Imprisonment in a global world

Rethinking penal power

Authored by: Mary Bosworth , Inês Hasselberg , Sarah Turnbull

Handbook on Prisons

Print publication date:  February  2016
Online publication date:  February  2016

Print ISBN: 9780415745659
eBook ISBN: 9781315797779
Adobe ISBN:

10.4324/9781315797779-40

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Abstract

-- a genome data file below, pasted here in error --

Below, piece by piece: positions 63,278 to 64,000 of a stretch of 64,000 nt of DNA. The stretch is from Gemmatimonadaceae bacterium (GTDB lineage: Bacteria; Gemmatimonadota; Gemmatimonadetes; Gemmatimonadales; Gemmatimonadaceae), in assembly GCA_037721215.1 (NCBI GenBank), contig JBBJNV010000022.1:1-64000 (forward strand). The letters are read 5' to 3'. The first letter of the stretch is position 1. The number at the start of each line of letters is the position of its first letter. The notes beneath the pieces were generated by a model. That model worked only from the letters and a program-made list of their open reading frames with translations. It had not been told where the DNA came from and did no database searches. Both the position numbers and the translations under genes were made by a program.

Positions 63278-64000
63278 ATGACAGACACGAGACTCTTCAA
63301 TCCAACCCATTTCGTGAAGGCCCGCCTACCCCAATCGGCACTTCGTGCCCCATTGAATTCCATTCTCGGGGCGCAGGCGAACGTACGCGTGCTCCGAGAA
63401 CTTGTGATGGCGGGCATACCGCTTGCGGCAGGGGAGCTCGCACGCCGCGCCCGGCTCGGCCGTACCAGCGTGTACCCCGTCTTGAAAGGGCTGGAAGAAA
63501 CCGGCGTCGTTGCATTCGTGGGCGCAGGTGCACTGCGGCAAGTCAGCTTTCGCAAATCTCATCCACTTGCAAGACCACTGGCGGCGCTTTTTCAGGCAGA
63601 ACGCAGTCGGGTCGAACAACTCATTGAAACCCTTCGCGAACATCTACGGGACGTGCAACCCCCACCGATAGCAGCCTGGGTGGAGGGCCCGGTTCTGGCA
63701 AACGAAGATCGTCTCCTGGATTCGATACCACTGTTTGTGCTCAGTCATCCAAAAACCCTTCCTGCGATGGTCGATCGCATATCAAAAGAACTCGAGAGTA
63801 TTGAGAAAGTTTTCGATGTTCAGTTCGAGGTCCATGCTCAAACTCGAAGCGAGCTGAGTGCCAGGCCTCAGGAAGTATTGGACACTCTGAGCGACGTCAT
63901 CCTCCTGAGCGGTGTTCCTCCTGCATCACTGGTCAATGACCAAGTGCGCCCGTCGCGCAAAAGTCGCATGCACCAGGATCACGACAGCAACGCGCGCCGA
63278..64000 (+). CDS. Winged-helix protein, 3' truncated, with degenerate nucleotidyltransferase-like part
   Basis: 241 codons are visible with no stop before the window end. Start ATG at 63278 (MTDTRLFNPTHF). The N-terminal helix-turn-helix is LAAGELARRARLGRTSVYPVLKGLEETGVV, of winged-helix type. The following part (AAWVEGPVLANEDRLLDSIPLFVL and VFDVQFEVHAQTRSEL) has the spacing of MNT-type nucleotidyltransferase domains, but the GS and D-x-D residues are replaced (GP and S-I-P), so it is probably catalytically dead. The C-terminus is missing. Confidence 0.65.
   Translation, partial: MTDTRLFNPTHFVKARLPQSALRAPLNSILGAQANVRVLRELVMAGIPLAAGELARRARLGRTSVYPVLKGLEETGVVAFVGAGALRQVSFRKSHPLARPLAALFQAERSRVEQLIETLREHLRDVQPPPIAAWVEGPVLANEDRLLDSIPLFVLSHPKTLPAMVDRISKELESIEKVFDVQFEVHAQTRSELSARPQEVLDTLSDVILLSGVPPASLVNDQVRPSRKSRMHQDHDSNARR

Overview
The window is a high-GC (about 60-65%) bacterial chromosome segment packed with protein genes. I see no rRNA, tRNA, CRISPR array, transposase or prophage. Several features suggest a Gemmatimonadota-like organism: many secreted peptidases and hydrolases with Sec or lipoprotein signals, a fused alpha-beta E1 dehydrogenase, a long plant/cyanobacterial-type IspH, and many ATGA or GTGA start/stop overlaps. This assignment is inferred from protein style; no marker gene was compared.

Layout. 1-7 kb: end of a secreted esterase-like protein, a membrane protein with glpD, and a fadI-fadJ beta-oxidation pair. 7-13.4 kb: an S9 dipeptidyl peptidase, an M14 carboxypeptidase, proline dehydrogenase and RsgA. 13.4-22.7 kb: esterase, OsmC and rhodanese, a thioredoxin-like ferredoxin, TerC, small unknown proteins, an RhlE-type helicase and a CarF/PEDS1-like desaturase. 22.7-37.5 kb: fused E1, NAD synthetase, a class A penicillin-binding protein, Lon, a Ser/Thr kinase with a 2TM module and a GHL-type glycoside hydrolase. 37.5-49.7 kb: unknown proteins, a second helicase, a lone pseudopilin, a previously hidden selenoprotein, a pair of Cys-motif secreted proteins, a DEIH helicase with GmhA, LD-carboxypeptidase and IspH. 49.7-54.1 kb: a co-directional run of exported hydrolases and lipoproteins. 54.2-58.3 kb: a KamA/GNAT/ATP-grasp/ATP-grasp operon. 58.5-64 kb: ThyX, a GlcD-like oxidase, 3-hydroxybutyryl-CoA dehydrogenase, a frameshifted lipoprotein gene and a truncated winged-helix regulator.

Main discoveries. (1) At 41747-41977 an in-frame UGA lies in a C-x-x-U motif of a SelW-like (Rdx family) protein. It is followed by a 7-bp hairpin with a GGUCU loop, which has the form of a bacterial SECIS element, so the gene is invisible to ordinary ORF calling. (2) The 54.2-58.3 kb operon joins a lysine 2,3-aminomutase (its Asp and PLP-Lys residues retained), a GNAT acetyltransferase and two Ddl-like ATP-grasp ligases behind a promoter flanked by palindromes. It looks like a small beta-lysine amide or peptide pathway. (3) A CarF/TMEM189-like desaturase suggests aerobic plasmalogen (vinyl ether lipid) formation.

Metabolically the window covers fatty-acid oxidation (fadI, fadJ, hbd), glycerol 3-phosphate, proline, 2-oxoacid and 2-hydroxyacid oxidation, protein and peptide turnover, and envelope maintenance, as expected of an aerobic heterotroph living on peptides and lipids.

Traditionally, scholars in prison studies have considered penal institutions to be bounded by the nation-state. In countries without the death penalty, the prison is the most extreme expression of state power and coercion on those within sovereign borders. The prison is, in short, an institution inherently bound to the territory in which it is situated. When a wider view is taken, it is typically comparative, often hinging on relative rates of imprisonment. Thus, we can find with ease lists of global prison populations, and accounts in which countries are grouped together based on their penal practices – usually their perceived punitiveness, as represented by the imprisonment rate – are also widespread (Cavadino and Dignan 1997; Lacey 2008; Pratt 2009; Pratt and Eriksson 2013).

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